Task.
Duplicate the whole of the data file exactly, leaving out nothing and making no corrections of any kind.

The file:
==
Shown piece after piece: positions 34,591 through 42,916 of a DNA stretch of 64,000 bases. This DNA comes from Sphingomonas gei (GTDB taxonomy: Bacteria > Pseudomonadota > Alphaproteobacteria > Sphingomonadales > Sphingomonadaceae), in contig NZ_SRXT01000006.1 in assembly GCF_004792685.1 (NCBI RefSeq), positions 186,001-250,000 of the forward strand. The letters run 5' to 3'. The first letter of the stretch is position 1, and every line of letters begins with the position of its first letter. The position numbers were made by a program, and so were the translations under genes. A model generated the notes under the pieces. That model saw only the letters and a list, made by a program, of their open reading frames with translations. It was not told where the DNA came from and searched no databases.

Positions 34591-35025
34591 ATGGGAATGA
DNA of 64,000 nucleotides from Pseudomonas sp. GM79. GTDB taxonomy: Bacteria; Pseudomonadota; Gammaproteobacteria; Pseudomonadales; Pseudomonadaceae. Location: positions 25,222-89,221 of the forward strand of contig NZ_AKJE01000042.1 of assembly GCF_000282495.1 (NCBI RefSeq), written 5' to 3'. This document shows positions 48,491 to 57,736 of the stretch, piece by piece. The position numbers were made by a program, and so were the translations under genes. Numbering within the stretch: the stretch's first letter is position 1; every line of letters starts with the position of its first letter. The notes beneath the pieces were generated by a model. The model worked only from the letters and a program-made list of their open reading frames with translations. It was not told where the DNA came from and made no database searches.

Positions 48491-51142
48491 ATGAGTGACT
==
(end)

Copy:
Shown piece after piece: positions 34,591 through 42,916 of a DNA stretch of 64,000 bases. This DNA comes from Sphingomonas gei (GTDB taxonomy: Bacteria > Pseudomonadota > Alphaproteobacteria > Sphingomonadales > Sphingomonadaceae), in contig NZ_SRXT01000006.1 in assembly GCF_004792685.1 (NCBI RefSeq), positions 186,001-250,000 of the forward strand. The letters run 5' to 3'. The first letter of the stretch is position 1, and every line of letters begins with the position of its first letter. The position numbers were made by a program, and so were the translations under genes. A model generated the notes under the pieces. That model saw only the letters and a list, made by a program, of their open reading frames with translations. It was not told where the DNA came from and searched no databases.

Positions 34591-35025
34591 ATGGGAATGA
DNA of 64,000 nucleotides from Pseudomonas sp. GM79. GTDB taxonomy: Bacteria; Pseudomonadota; Gammaproteobacteria; Pseudomonadales; Pseudomonadaceae. Location: positions 25,222-89,221 of the forward strand of contig NZ_AKJE01000042.1 of assembly GCF_000282495.1 (NCBI RefSeq), written 5' to 3'. This document shows positions 48,491 to 57,736 of the stretch, piece by piece. The position numbers were made by a program, and so were the translations under genes. Numbering within the stretch: the stretch's first letter is position 1; every line of letters starts with the position of its first letter. The notes beneath the pieces were generated by a model. The model worked only from the letters and a program-made list of their open reading frames with translations. It was not told where the DNA came from and made no database searches.

Positions 48491-51142
48491 ATGAGTGACT